Note: The DearEsq free 'ask a lawyer' site is offered as a free informational service to the public and is not intended as legal advice. Laws vary from state-to-state, and in addition every situation is unique, and relevant facts may not be known. The answer to the question posed below may not apply to in your state or to your situation. For legal advice in your state and your situation you should consult with an attorney in your state who is familiar with the rules and laws in your state.
“I recently purchased 9 acres of land that has an easement attached to it. There is a 40 foot public road easement that was granted back in the 70’s on the property and has never been used. We want to build a new house on the property. The only access is a driveway tile installed right on this 40′ easement. We have been told that if we build there and use this drive as our access we could possibly be sued or the owner of the easement could put a lien on our property. Is this true? If we are not blocking his access in any way, are we not entitled to use this drive to get to our house? No one has ever used the easement and as far as we know does not plan to, but that could always change. Please help us – we have already started the foundation work and have put the project on hold until we can figure out what rights we have. The state highway department will not grant us the right for a new access. We live in IL. Thank you!”The answer depends in part on the exact wording of the document which created the easement. Driveway easements are usually non-exclusive, meaning that the property owner can continue using the property so long as the easement is not interfered with. A public road easement, however, may be exclusive-meaning that you essentially lose the right to use that part of your land at all.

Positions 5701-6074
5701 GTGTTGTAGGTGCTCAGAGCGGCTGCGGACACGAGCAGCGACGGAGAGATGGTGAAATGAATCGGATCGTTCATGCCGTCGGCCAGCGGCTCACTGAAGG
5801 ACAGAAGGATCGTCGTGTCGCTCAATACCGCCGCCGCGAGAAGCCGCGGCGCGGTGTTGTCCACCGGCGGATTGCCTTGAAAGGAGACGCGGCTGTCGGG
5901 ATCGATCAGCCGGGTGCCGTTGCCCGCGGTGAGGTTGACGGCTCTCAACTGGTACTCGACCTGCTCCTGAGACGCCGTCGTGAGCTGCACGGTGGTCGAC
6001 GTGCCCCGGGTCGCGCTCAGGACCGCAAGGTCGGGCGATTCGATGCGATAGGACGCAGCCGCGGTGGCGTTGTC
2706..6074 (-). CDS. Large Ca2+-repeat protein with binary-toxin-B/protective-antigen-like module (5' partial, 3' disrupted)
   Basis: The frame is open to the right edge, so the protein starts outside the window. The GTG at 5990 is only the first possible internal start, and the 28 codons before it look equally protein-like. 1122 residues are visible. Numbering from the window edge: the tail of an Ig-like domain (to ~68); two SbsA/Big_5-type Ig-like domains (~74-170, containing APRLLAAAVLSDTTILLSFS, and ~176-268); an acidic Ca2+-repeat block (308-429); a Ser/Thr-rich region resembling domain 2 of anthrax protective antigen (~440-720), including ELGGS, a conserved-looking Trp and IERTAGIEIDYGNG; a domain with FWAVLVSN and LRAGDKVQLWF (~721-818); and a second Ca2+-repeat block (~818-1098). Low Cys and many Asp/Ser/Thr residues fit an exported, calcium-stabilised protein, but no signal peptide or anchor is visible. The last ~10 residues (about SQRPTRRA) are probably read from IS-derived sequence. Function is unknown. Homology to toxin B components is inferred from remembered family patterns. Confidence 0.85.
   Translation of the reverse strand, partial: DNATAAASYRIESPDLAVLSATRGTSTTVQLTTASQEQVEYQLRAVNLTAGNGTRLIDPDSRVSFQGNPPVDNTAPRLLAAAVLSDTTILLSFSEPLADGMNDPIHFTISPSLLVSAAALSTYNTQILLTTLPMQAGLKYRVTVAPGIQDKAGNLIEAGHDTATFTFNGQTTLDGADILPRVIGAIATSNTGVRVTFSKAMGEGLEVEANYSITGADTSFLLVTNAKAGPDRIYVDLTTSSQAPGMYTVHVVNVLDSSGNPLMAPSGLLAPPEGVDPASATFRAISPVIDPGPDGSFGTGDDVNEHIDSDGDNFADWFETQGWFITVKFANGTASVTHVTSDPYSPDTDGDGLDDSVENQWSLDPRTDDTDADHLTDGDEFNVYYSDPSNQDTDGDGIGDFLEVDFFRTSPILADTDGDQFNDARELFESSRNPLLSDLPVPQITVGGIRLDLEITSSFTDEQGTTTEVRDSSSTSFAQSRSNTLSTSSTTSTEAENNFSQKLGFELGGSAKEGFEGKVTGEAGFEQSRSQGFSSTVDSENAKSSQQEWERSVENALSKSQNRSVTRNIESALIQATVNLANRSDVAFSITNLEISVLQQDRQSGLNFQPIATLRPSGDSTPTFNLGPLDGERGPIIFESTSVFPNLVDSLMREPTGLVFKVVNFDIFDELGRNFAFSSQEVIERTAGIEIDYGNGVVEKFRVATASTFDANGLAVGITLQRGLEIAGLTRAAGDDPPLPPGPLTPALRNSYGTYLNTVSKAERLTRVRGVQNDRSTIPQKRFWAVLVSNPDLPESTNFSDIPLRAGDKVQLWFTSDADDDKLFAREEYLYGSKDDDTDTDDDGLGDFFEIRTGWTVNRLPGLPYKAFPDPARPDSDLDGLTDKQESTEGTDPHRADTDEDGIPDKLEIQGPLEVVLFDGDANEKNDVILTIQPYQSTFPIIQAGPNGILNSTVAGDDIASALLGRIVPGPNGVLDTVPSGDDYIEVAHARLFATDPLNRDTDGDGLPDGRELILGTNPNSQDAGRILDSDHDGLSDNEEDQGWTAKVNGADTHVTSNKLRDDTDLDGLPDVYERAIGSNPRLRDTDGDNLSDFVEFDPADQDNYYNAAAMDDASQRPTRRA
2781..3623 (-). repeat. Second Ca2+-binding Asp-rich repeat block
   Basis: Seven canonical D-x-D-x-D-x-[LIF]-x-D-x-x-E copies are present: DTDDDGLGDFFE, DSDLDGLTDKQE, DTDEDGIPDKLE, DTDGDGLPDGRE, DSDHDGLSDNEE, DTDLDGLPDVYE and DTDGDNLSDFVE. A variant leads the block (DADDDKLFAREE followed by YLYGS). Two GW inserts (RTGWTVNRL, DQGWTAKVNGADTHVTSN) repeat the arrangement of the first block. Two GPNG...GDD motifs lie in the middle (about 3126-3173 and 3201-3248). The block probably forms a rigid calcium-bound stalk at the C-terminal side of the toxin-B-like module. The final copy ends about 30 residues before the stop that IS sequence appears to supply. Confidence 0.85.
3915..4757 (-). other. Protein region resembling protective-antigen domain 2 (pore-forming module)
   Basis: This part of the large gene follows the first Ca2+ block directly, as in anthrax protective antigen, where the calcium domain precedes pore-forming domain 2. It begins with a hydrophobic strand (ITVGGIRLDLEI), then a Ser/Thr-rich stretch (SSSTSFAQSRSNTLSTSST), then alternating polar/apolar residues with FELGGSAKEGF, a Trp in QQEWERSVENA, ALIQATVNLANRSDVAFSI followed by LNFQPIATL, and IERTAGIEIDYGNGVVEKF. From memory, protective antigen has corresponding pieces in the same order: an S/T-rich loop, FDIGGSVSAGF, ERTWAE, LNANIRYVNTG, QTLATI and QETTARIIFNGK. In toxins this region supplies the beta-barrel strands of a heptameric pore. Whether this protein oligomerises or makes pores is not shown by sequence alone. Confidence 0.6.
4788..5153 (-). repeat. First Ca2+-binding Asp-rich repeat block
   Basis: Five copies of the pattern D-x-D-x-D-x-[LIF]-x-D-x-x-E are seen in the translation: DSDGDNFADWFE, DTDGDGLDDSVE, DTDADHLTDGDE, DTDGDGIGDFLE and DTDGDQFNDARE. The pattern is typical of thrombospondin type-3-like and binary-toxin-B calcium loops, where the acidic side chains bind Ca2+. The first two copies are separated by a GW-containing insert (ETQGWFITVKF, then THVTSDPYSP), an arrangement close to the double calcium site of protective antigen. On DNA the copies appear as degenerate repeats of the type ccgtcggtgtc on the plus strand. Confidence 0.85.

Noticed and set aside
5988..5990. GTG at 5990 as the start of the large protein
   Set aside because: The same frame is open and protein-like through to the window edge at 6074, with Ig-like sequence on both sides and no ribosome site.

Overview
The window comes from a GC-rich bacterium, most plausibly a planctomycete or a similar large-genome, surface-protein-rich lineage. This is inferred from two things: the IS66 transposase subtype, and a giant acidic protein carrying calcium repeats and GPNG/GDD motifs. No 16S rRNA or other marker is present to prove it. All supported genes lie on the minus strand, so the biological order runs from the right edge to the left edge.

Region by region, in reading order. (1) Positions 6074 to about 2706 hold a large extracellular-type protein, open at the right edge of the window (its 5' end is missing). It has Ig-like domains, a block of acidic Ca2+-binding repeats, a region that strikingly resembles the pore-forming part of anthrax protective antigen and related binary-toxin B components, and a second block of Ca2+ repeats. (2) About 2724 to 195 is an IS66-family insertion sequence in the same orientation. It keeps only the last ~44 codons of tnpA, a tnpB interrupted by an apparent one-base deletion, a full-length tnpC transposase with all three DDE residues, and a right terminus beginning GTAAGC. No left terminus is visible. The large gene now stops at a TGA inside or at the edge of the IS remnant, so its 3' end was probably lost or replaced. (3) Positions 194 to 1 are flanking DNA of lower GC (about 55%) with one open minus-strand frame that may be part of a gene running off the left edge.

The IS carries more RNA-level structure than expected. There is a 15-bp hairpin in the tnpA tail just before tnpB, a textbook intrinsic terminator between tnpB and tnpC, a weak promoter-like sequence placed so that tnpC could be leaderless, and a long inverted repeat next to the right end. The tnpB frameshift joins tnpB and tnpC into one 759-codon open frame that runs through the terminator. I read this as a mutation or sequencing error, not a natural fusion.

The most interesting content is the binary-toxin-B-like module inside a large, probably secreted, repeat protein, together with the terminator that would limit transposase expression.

Question: I would start by going back to the person who told you you could not build there, and asking what the authority is for his opinion.